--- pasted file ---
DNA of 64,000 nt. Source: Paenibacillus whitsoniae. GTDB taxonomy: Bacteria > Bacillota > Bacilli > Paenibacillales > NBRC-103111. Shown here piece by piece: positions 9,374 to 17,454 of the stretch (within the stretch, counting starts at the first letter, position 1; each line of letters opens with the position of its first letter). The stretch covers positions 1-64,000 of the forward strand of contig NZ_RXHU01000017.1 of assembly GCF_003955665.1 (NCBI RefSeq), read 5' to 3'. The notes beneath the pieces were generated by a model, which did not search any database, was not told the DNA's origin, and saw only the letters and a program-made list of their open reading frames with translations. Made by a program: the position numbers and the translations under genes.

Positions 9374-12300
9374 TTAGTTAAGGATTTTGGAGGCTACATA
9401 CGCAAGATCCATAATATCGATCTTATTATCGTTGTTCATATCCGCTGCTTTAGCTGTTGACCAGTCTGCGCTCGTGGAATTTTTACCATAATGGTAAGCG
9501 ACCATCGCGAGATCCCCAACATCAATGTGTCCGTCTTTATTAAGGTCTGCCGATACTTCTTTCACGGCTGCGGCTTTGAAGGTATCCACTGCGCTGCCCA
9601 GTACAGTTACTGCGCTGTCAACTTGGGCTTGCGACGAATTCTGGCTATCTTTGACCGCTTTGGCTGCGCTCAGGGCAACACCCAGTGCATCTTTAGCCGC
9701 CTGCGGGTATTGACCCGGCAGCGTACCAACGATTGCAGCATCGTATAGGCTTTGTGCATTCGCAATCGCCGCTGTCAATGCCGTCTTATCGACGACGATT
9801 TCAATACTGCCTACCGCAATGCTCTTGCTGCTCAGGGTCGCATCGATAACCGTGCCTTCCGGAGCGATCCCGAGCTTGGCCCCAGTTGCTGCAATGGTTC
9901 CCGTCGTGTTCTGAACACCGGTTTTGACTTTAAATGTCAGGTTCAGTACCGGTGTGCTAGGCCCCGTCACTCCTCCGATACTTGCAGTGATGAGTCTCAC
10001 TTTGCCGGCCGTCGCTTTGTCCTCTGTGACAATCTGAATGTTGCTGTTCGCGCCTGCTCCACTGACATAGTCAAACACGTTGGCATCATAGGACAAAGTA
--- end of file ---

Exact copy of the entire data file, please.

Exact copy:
DNA of 64,000 nt. Source: Paenibacillus whitsoniae. GTDB taxonomy: Bacteria > Bacillota > Bacilli > Paenibacillales > NBRC-103111. Shown here piece by piece: positions 9,374 to 17,454 of the stretch (within the stretch, counting starts at the first letter, position 1; each line of letters opens with the position of its first letter). The stretch covers positions 1-64,000 of the forward strand of contig NZ_RXHU01000017.1 of assembly GCF_003955665.1 (NCBI RefSeq), read 5' to 3'. The notes beneath the pieces were generated by a model, which did not search any database, was not told the DNA's origin, and saw only the letters and a program-made list of their open reading frames with translations. Made by a program: the position numbers and the translations under genes.

Positions 9374-12300
9374 TTAGTTAAGGATTTTGGAGGCTACATA
9401 CGCAAGATCCATAATATCGATCTTATTATCGTTGTTCATATCCGCTGCTTTAGCTGTTGACCAGTCTGCGCTCGTGGAATTTTTACCATAATGGTAAGCG
9501 ACCATCGCGAGATCCCCAACATCAATGTGTCCGTCTTTATTAAGGTCTGCCGATACTTCTTTCACGGCTGCGGCTTTGAAGGTATCCACTGCGCTGCCCA
9601 GTACAGTTACTGCGCTGTCAACTTGGGCTTGCGACGAATTCTGGCTATCTTTGACCGCTTTGGCTGCGCTCAGGGCAACACCCAGTGCATCTTTAGCCGC
9701 CTGCGGGTATTGACCCGGCAGCGTACCAACGATTGCAGCATCGTATAGGCTTTGTGCATTCGCAATCGCCGCTGTCAATGCCGTCTTATCGACGACGATT
9801 TCAATACTGCCTACCGCAATGCTCTTGCTGCTCAGGGTCGCATCGATAACCGTGCCTTCCGGAGCGATCCCGAGCTTGGCCCCAGTTGCTGCAATGGTTC
9901 CCGTCGTGTTCTGAACACCGGTTTTGACTTTAAATGTCAGGTTCAGTACCGGTGTGCTAGGCCCCGTCACTCCTCCGATACTTGCAGTGATGAGTCTCAC
10001 TTTGCCGGCCGTCGCTTTGTCCTCTGTGACAATCTGAATGTTGCTGTTCGCGCCTGCTCCACTGACATAGTCAAACACGTTGGCATCATAGGACAAAGTA